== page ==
Spider Tank: The "Sickle," the standard anti-infantry vehicle for the Soviets, and also the electricity-spewing amphibious Stingray. Though, weirdly enough, it must be built at naval docks. Apparently land-mode "movers" are just a bonus. The Reaper is a failed prototype of the Sickle that was hastily put into mass-production.
The Starscream: General Krukov. Not too big of a surprise as he spends most of the Soviet campaign undermining your success. Cherdenko turns against you to keep you from turning into one.
Start of Darkness: Red Alert 3: Uprising covers the origins of the experiments that created Yuriko Omega.
Theme Music Powerup: the background music changes to faster and harder tunes when the player's units are engaging enemy units. And an annoying version of the enemy's theme if they fire a superweapon at you.
Threatening Shark: Invoked by the Soviet Akula attack sub. Whether or not his is the case depends on how savvy the player using them is, however.
Timed Mission: Mount Rushmore and Lenningrad for the Allies. The latter is the final one in the campaign and it's quite challenging, it requires a more puzzle solving approach, as seven Iron Curtains, one bonus objective and finally the main target must be destroyed under 20 minutes and the player starts with no infrastructure.
Time Stands Still: The Sigma Harmonizer in the last Uprising soviet mission, it is in the mission title too.
Timey-Wimey Ball: A plain non-over-recursive Temporal Paradox ensues if one examines the excuse plot closely; The Soviets kill 1927!Einstein, meaning Hitler wouldn't be erased from existance as his undoing was brought by 1945!Einstein. Nazi Germany still happens and the Red Alert alternate universe with Allied-Soviet open wars is severely compromised in this more historical scenario.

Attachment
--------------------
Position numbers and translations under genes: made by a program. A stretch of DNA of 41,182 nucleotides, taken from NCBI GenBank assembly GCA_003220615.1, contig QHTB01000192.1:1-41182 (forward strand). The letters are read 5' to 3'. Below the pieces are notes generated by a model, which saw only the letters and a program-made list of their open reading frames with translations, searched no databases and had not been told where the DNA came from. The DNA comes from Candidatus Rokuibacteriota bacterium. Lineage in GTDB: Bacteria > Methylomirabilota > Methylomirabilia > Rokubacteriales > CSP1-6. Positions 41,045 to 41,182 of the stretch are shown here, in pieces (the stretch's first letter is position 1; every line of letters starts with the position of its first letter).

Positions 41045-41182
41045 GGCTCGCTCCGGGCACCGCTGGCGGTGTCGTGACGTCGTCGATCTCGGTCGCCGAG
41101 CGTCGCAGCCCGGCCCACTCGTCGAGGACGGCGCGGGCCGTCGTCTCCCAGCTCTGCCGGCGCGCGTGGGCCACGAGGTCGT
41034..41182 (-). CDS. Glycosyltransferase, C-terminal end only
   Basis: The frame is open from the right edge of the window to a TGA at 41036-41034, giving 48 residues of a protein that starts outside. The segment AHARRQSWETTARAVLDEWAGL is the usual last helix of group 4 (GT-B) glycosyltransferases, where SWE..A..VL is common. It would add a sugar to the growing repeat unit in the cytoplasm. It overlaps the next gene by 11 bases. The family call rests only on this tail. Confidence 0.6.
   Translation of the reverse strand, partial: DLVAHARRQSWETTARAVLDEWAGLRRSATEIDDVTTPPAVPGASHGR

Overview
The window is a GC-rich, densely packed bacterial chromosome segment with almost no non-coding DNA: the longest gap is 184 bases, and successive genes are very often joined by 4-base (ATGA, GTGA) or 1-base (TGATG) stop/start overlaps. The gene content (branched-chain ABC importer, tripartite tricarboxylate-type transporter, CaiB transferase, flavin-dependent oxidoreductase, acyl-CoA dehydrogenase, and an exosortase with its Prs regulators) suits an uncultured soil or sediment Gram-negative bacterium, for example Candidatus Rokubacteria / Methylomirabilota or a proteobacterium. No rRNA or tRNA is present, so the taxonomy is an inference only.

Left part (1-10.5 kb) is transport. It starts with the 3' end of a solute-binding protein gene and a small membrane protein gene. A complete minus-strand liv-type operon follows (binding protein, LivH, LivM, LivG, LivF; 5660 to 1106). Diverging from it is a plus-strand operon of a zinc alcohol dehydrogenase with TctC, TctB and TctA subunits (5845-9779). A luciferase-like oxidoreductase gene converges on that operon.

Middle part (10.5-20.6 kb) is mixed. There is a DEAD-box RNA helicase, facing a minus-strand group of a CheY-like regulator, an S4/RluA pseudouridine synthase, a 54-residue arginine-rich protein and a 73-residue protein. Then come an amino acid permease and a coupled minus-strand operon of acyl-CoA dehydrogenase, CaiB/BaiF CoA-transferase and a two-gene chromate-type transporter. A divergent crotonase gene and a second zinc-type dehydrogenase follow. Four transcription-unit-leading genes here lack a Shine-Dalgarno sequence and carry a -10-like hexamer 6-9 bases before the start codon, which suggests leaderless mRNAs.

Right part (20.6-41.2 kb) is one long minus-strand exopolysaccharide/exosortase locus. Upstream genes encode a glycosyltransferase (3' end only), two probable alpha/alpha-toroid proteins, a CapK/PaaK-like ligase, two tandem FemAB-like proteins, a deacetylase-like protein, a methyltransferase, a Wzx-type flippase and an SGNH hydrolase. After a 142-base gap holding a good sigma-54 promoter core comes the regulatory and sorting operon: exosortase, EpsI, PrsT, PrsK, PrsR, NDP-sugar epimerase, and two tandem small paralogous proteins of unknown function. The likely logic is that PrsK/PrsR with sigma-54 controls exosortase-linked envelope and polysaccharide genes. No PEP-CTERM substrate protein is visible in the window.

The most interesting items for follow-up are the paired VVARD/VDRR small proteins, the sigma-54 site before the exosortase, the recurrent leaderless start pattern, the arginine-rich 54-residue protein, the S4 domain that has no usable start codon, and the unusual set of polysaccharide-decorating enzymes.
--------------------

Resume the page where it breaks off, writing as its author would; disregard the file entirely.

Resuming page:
And let's not forget about Yuri, since they only beat him using Einstein's technology..
Tragic Villain / Tragic Monster: Poor Yuriko... After suffering all the tragedies in her youth and ending up having to kill her own alleged sister who turns against her after being saved, she is still the same lonely, unloved girl...
The Empire of The Rising Sun in Red Alert 3: "Mecha Tengu, GO!" and the Striker-VX. The Mecha-Tengu even resembles a Macross Valkyrie in Gerwalk and jet modes, and transforms the same way.
Uprising has the Giga-Fortress, a naval base that transforms into a giant floating head that's about as big as a skyscraper. And apparently its sentient, judging by the way it was asking where its body is.
"While you were hiding behind your barricades in Leningrad, the enemy was thrusting deeply into the Motherland's tender nether regions!"
Even your Mission Control Dasha looks at him with a "I can't believe you just said that!" face.
Unusual Euphemism: Battle bears and man cannons, as proven with the actors being unable to control their laughter in the bloopers.
The Very Definitely Final Dungeon: The penultimate mission ends with the player tearing down the last of the other two superpowers, leaving the last mission of destroying one very final target of resistance: